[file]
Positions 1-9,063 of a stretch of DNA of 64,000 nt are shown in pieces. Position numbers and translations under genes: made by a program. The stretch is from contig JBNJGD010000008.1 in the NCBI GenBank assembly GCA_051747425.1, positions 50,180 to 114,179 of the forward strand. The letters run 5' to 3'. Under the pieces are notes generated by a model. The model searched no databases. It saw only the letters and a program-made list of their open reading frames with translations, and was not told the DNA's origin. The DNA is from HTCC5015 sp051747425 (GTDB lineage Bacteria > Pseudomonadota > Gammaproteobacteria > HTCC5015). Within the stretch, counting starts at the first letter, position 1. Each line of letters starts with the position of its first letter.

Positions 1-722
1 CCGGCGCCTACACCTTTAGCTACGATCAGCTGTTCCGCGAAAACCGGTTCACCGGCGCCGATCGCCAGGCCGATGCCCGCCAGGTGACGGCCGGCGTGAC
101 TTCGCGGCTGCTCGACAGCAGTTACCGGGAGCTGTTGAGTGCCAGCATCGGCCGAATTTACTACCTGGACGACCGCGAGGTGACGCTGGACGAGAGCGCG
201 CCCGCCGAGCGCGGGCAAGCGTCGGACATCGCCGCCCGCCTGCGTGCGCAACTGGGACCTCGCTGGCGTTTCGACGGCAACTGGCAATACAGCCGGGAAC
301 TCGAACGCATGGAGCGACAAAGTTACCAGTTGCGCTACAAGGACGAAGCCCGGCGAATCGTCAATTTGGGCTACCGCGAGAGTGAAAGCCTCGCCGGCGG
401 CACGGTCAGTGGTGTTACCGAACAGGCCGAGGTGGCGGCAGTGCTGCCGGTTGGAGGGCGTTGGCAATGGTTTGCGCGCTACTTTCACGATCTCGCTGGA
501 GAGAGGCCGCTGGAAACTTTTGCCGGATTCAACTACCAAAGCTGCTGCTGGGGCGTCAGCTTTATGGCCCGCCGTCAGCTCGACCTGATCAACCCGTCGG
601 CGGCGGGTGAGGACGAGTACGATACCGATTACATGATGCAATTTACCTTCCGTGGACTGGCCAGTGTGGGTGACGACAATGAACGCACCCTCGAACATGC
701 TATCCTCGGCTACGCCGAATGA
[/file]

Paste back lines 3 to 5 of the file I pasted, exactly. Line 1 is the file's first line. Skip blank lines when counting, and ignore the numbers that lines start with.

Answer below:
1 CCGGCGCCTACACCTTTAGCTACGATCAGCTGTTCCGCGAAAACCGGTTCACCGGCGCCGATCGCCAGGCCGATGCCCGCCAGGTGACGGCCGGCGTGAC
101 TTCGCGGCTGCTCGACAGCAGTTACCGGGAGCTGTTGAGTGCCAGCATCGGCCGAATTTACTACCTGGACGACCGCGAGGTGACGCTGGACGAGAGCGCG
201 CCCGCCGAGCGCGGGCAAGCGTCGGACATCGCCGCCCGCCTGCGTGCGCAACTGGGACCTCGCTGGCGTTTCGACGGCAACTGGCAATACAGCCGGGAAC